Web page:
Say there is a star that is that is 99 light years from Earth. From what I understand to be the current presuppositions, we have to wait for the light from both Earth and that star to meet in order for anyone on Earth to see that star. And so that means that we have to wait for light from the Earth to travel half the distance to that star, and for the light from that star to travel half the distance to Earth, and the two meet in the middle to make it possible for us to see that star. But what if there was a star half way in-between.  Wouldn’t the light from that third star cut the time needed to wait for us to be able to see the furthest star from Earth down? Wouldn’t we then only have to wait a fraction of the time we would otherwise have to wait without the presence of the star in-between? If Earth is A and the further star is Z, then we would have to wait until the light from each reached MN in order for anyone on A to see Z. However, if there was a star at MN, then shouldn’t we then only have to wait until the light from A and the light from Z each to have traversed half the distance to MN so that each of the light from A and Z would only have to travel one third of the distance to the other for anyone from A to see Z? Furthermore, if that is the case, then isn’t it possible that we don’t have to wait for the light from the furthest galaxies to reach us because of all the galaxies in-between? Of course, that still doesn’t do us much good, because the closest galaxy is millions of light years away. So then, my first question still stands as the dominant one that I think we should be asking ourselves.

Any further light that anyone can shed on this would be greatly appreciated! (Sorry, that was too much fun to pass up the pun). Thanks!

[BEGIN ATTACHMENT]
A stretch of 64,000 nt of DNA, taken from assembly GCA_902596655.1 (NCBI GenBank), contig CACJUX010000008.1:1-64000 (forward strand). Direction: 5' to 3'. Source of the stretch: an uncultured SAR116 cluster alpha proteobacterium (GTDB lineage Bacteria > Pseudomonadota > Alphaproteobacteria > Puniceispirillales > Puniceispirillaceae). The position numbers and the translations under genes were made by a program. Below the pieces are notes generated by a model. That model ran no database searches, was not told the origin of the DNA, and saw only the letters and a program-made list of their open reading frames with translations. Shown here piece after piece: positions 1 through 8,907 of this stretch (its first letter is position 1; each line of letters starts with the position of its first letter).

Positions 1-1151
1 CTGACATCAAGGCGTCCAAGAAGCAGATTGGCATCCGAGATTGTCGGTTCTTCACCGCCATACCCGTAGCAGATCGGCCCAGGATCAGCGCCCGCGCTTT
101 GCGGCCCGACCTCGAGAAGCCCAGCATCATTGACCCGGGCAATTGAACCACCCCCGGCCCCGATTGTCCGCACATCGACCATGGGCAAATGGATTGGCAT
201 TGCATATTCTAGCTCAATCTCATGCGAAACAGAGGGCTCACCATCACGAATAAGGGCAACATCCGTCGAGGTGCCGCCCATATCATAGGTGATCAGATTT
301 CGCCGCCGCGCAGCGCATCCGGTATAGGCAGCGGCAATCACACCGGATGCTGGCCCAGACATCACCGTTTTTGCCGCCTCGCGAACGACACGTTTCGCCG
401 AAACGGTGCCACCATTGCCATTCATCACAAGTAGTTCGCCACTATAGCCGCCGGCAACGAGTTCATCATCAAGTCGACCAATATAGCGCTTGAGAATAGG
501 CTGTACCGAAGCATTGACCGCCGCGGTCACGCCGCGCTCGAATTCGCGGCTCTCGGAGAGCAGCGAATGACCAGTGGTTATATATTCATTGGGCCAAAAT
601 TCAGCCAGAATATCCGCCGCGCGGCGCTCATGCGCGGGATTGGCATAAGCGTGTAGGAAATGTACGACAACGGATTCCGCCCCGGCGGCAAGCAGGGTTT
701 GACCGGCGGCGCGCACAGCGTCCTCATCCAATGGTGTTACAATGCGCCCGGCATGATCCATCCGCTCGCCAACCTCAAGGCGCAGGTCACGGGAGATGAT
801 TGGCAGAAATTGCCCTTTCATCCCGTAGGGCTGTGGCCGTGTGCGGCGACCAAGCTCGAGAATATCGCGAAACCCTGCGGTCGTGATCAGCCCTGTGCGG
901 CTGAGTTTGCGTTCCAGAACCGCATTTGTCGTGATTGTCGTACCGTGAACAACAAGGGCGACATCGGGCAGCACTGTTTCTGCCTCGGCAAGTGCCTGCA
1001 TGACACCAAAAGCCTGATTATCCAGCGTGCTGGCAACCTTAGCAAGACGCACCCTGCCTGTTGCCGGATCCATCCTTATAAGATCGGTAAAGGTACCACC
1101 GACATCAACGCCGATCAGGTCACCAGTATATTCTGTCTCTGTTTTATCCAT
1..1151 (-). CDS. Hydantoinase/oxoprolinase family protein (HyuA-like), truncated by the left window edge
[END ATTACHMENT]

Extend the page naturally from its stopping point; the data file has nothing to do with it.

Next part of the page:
Comment by Dan on April 9, 2015 at 7:38am

"As far as your "dark-room" analogy, we can't see in a dark room because there's an absence of visible light, but because the levels or too low for our unaided eyes to pick it up.  So night vision goggles don't detect a different light, they just - for lack of a better phrase - magnify the existing light, allowing our eyes to register it. "

Oh, umm..... I see? haha pun intended

"I'm not trying to put you down, just caution you on wild speculations."

No, not at all. That's exactly why I was asking the question, because I didn't know if I was crossing any kinds of boundaries such as what you have pointed out. Thank you for that. However, these are questions, and not necessarily assertions, or even theories. I'm just asking if it is a possiblity, not trying to make any kind of definitive statement like a "thus says the Bible."

However, if you'll permit me, I might push the boundaries  just a bit longer for my own clarification, or satisfaction, or I don't know what. But you mentioned that a kind of light that may not need to travel through space to make it possible for us to see things is a physical impossiblity, but isn't that based on the presupposition of how we understand sight related to the kind of light (physical light?) that we do know about? It's not a great analogy by any means, but if such a thing did exist, it would be something that would be outside the norm of how we understand vision or sight to work, kind of similar, in a way, to the way we can see things on the other side a clear plastic bag, or clear plastic container. (Granted, we see things on the other side because light travels through them - that's why I said it's not a great analogy).

Now, I'm not trying to force the issue, and I'm certainly not trying to make the Bible say something that it is not. I'm just wondering if there might be reason to rethink our current understanding of light. It's probably just foolishness, but that's why I need to ask, because I don't know these kinds of things, and I'm just trying to learn.

And you do not need to apologize for answering my questions; I never thought for even a moment that you were trying to put me down in any way. I really don't know how things work, so maybe it's kinda like the innocence in a child's question, but that's my only motivation for asking. Thank you so much!

About CC

Connecting Christians who believe in Biblical Creation — discussing beliefs, sharing ideas, and recommending evolution-free resources. Please keep all posts relevant to the topics of this community.

Rules of Engagement
Zero Tolerance Policy
Statement of Faith
Creation Terms

Homeschool Curriculum


Creation Conversations 2018

What's new @ CC for 2018? 

Creation networking and much more in store for Creation Conversation Members. You'll not want to miss this new year!

© 2019   Created by Creation Conversations.   Powered by

Badges  |  Report an Issue  |  Terms of Service